Louisiana State Police say a sport utility vehicle carrying Gov. Bobby Jindal was hit by a large truck, but the governor was not hurt.
State police said in a news release Sunday night that a second SUV swerved to avoid the large rental truck and then hit a utility pole. The release says the trooper driving that SUV had minor injuries, but no one else was hurt in the wreck that happened around 5 p.m. in Baton Rouge.
Governor Jindal’s tax overhauls, presented to the legislature Thursday morning, include nixing almost 200 exemptions, and tweaking a few others – like the Motion Picture Industry Development Tax Credit.
Some members of the industry are worried the incentives will be at risk during upcoming debate in the legislature.
The state legislature’s Joint Insurance Committee met Wednesday to discuss the Affordable Care Act and two crucial, yet voluntary, measures: setting up state health insurance exchanges and expanding Medicaid.
At that meeting a representative from the Public Affairs Research Council said Louisiana doesn’t have enough information to make a truly informed decision on implementing the healthcare reform law.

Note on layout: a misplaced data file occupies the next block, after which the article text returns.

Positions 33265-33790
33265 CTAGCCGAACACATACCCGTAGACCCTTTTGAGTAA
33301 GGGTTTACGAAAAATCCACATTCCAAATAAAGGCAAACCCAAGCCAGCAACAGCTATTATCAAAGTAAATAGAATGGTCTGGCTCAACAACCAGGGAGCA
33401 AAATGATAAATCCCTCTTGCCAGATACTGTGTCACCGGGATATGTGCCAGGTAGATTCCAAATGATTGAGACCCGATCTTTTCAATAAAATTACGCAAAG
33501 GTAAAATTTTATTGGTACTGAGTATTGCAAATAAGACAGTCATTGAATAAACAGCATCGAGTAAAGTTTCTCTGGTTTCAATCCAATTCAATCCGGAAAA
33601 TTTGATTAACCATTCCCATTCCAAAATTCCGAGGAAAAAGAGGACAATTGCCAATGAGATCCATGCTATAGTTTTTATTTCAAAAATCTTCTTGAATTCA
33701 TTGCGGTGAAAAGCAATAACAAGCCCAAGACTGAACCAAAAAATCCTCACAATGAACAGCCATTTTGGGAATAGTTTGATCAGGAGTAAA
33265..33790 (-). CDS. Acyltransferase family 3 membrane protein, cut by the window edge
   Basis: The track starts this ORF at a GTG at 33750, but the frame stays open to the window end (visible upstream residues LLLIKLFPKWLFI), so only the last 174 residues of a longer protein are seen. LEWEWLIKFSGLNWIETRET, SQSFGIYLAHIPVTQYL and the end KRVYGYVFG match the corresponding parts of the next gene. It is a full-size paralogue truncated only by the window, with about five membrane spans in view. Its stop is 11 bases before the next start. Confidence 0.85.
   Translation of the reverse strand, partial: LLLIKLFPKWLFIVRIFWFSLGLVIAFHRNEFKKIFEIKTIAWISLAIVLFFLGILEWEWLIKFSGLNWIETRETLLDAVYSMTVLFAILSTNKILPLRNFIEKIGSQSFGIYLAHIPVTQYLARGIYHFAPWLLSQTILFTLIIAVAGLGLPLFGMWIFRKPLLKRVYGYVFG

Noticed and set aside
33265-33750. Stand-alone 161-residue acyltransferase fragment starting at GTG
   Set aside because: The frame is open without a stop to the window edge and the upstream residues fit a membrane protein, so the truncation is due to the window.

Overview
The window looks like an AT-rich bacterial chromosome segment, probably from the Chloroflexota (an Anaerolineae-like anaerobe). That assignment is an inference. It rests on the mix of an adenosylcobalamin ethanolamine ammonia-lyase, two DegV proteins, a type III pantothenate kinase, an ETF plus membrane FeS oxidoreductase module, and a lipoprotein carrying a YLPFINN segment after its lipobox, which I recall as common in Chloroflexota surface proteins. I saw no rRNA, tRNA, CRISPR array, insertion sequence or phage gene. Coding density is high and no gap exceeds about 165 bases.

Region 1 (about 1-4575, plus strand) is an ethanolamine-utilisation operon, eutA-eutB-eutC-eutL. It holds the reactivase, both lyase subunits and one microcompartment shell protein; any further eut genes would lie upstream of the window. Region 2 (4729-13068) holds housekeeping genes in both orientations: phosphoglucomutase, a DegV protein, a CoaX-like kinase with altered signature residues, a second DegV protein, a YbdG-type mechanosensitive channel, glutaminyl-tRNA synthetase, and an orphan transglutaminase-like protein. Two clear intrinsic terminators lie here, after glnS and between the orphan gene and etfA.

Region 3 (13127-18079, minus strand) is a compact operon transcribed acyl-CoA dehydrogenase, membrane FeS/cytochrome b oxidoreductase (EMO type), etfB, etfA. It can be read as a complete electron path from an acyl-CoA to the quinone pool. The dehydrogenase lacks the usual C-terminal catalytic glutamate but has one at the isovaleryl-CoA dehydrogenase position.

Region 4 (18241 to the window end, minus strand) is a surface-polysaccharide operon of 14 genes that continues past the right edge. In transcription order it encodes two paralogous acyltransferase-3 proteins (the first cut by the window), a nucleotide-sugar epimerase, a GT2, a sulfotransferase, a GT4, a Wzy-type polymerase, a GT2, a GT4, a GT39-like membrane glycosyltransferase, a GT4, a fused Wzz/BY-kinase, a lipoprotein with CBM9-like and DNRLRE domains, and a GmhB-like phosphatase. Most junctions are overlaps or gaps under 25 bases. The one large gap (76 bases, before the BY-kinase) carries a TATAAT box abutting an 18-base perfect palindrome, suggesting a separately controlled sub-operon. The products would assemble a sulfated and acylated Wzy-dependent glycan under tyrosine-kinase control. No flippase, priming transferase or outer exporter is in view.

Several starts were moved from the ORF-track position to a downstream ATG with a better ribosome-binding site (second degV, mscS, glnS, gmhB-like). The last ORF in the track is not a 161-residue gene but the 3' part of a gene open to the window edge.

PAR’s Principle Health Advisor Don Gregory recently authored a study about the research done so far on the implications of expanding Medicaid in Louisiana. He says other states have worked to figure out not just the costs, but also the benefits of insuring the uninsured.
Gov. Bobby Jindal and other state and local officials met with Texas Brine representatives on March 13. The company responsible for a giant sinkhole in Assumption Parish is sending appraisers to some evacuated homes in Bayou Corne on Monday.
The Governor said company officials will also meet with the State Attorney General’s office on Monday. He said Texas Brine owes state and local governments 4 million dollars, combined, for costs incurred dealing with the disaster.
Gov. Bobby Jindal went before the legislature Thursday to unveil his tax proposal. He wants to eliminate the income tax and says the state can make up the gap with a higher and more expansive sales tax.
The proposal would make Louisiana the state with the highest sales tax in the nation. Combined with local sales taxes, Louisianians would pay an average of 10.75 percent in sales tax. And the state would start taxing things that haven’t been taxed before – like landscaping, haircuts, and cable and Internet services.